"Who would have thought that a young boy from Weymouth would become part of such a large family of vagabonds," remarked HAl Holbrook about the actors and industry professionals that gathered to honor him at the 15th annual TONY Award party in Los Angeles. "Not all of us have been lucky enough to make a steady income from this profession we love so much. It's nice to know an organization such as the Actors Fund exists to watch our backs, while we concentrate on using our craft to make the world a richer place to live," added Holbrook just after friend and colleague, Sean Penn, presented the accomplished thespian with the Julie Harris Award. Penn, who directed Holbrook in "Into The Wild," said "Hal always got it in the first take, but you wanted him to do it again, just so you could watch him work."
This year's program was written and produced by David Rambo, directed by John Holly and gloriously hosted by actress Marilu Henner, who played Holbrook's daughter in the hit series "Evening Shade." The gala, which features the only approved live feed of the Tony Awards as they happen in New York, has become a Los Angeles tradition. Among those who attended the gathering were Orson Bean, Ian Buchanan, Maxwell Caulfield, Emrhys Cooper, Patrika Darbo, Ramon Estevez, Davis Gaines, Dick Gautier, Ilene Graff, Richard Herd, Anne Jeffreys, Ruta Lee, Lee Meriwether, Alley Mills, Juliette Mills, Linda Purl, Stefanie Powers, Holland Taylor and Barbara Van Orden, with heartfelt words from friend Martin Sheen and a particularly moving performance of "Dulceina" from Man of La Mancha by Brian Stokes Mitchell for Holbrook in memory of Dixie Carter.
This year's honorary celebrity host committee included Linda Bloodworth-Thomason, Carol Burnett, Phyllis Diller, Jerry Herman, Ken Howard, Judith Ivy, Angela Lansbury, Annie Potts, Brian Stokes-Mitchell, Holland Taylor, Harry Thomason and John Wells. A truly deserving honoree, TONY Award winner and Academy Award-nominated actor HAl Holbrook's first solo performance as Mark Twain was in 1954 and Mark Twain Tonight! has since become perhaps the longest running show in theatre history. A role he would perform for President Eisenhower and eventually win him a Tony Award and a Drama Critics' Circle Award followed by a 90 minute CBS television special that was Emmy nominated and seen by 22 million. In New York he appeared in Marco Millions, After the Fall, Incident at Vichy and Tartuffe, as well as starring roles on Broadway in The Glass Menagerie, The Apple Tree, I Never Sang For My Father, Man of La Mancha, and Does A Tiger Wear A Necktie? (with a young Al Pacino). Mr. Holbrook has done some 50 television movies and mini-series, been nominated for 12 Emmys and won five for The Senator, Pueblo, Best Actor Of The Year (1974), Sandburg's Lincoln, and as host and narrator of Portrait Of America: Alaska. He has had memorable roles on two sitcoms: Designing Women (along side wife, Dixie Carter) and Evening Shade, with guest appearances on The West Wing, Becker, Hope & Faith, Sons of Anarchy, The Event, ER, The Sopranos, and NCIS. His over 40 films include the just completed Savannah, Water for Elephants, Magnum Force, Midway, All The President's Men, Julia, Capricorn One, The Fog, Star Chamber, Creepshow, Wall Street, The Firm, The Bachelor, Waking The Dead, Men of Honor, The Majestic, Shade, Killshot and That Evening Sun. In 2008, he received an Academy Award nomination for Best Supporting Actor for Into the Wild written and directed by Sean Penn. He has consistently returned to the stage in productions including Buried Inside Extra, The Country Girl, King Lear, An American Daughter and a National Tour of Death Of A Salesman. Holbrook has received numerous Honorary Doctors, Degrees, the Edwin Booth Award and the William Shakespeare Award. In 2000 he was inducted into the New York Theatre Hall of Fame and in 2003 received the Nat'l Humanities Medal from President Bush.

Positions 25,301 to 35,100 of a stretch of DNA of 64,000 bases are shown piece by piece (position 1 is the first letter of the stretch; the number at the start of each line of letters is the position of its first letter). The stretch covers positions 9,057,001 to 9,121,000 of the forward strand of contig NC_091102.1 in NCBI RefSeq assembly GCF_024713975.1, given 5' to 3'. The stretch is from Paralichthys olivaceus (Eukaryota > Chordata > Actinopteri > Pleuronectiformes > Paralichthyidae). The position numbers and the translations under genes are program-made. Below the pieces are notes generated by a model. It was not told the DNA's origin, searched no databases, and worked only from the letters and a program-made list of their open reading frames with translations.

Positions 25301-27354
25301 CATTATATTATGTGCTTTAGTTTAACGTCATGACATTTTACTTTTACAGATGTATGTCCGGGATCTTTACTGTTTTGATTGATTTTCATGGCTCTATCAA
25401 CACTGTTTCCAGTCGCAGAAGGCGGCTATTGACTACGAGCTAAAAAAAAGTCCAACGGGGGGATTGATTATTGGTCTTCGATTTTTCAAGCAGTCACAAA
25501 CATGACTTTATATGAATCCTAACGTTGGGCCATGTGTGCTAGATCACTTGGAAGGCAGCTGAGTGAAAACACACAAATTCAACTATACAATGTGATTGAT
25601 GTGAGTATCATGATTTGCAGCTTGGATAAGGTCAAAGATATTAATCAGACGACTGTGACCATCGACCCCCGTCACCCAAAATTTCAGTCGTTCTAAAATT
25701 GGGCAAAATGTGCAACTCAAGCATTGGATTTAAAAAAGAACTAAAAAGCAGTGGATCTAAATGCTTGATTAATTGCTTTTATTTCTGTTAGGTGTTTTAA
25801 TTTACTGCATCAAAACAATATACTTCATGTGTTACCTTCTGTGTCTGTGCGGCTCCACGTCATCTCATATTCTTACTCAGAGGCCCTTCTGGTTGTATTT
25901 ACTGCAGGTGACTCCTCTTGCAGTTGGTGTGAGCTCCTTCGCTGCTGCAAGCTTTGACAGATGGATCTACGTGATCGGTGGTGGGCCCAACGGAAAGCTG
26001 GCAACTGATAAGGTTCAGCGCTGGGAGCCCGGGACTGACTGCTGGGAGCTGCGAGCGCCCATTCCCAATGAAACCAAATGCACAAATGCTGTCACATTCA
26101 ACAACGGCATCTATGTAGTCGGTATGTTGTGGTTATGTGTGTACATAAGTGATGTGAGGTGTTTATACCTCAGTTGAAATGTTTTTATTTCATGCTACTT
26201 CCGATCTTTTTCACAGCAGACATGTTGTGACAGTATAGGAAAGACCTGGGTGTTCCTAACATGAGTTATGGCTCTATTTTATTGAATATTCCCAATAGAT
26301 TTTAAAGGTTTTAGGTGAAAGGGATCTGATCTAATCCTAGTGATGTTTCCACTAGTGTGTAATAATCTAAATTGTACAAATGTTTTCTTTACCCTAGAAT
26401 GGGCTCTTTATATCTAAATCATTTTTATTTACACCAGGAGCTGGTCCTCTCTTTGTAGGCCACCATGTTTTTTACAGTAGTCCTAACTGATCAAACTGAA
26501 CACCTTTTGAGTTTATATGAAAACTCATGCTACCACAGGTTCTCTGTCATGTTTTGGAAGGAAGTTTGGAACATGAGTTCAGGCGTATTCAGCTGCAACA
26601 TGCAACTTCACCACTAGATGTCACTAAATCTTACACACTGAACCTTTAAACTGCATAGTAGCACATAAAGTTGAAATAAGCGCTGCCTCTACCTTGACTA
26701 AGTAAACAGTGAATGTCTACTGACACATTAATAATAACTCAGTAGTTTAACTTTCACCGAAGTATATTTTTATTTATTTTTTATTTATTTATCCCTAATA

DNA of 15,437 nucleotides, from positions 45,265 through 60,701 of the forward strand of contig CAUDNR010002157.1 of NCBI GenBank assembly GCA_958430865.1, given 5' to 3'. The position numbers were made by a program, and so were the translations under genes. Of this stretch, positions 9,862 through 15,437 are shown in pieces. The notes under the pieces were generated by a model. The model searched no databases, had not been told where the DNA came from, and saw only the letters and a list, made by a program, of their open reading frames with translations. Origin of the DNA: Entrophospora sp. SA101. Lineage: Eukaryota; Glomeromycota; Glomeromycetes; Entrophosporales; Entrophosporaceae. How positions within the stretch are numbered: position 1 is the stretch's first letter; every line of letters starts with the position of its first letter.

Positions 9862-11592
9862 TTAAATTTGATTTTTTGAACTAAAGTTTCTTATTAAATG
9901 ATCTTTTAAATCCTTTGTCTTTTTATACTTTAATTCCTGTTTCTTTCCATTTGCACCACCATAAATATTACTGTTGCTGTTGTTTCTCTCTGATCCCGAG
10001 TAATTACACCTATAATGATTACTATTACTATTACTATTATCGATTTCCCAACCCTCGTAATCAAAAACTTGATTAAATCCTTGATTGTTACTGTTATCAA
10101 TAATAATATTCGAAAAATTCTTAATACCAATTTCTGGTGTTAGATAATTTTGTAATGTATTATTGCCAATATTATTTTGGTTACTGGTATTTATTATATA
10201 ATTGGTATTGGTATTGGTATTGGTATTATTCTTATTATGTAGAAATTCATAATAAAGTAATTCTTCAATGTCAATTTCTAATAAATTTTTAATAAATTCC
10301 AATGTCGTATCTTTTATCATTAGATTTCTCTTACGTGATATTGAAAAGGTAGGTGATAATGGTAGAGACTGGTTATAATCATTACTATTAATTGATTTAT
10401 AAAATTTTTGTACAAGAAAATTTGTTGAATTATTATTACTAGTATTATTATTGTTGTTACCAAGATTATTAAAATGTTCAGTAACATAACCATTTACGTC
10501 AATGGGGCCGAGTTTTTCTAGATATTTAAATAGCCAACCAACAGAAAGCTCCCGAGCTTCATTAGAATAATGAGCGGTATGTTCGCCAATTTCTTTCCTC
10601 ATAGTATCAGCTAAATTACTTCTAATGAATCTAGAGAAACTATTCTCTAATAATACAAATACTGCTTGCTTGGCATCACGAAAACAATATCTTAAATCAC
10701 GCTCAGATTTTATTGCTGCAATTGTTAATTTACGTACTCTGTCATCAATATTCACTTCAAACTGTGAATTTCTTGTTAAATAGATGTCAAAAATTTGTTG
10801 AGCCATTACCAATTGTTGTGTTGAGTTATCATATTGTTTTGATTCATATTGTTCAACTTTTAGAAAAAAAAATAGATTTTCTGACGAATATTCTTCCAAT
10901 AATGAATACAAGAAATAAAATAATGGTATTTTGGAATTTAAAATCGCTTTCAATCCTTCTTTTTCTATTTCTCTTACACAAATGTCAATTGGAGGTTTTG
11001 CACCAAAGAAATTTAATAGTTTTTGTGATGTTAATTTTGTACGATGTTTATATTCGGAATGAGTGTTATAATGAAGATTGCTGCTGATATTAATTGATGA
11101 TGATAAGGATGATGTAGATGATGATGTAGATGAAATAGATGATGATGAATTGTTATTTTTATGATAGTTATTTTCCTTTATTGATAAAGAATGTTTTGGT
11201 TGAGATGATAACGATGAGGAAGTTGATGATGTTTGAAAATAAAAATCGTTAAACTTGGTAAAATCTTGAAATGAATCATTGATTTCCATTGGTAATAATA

Previous recipients of the Julie Harris Award have included Julie Harris, Gwen Verdon, Charles Durning, Rita Moreno, James Earl Jones, Tyne Daly, Lauren Bacall, Stockard Channing, Carol Channing, Liza Minnelli, Jerry Herman, Tommy Tune, Chita Rivera and Brian Stokes Mitchell.
The Actors Fund is a national human services organization that helps everyone - performers and those behind the scenes - who works in performing arts and entertainment, helping more than 12,000 people directly each year, and hundreds of thousands online. Serving professionals in film, theatre, television, music, opera, radio and dance, The Fund's programs include social services and emergency assistance, health care and insurance, housing, and employment and training services. With offices in New York, Los Angeles and Chicago, The Actors Fund has - for nearly 130 years - been a safety net for those in need, crisis or transition. Visit www.actorsfund.org.
Photo Credits: Bill Dow
Brian Stoke Mitchell
Ruta Lee, Linda Purl, Juliette Mills, Stefanie Powers & Kate Edelman Johnson
John Holly, Joe Benincasa, Sean Penn, HAl Holbrook, Marilu Henner, Brian Stokes Mitchell, Jomarie Ward
Stephen Heath, HAl Holbrook and Ginna Carter
Joe Benincasa, Keith McNutt, Meg Thomas, John Holly, HAl Holbrook, Marilu Henner, Brian Stokes Mitchell and David Rambo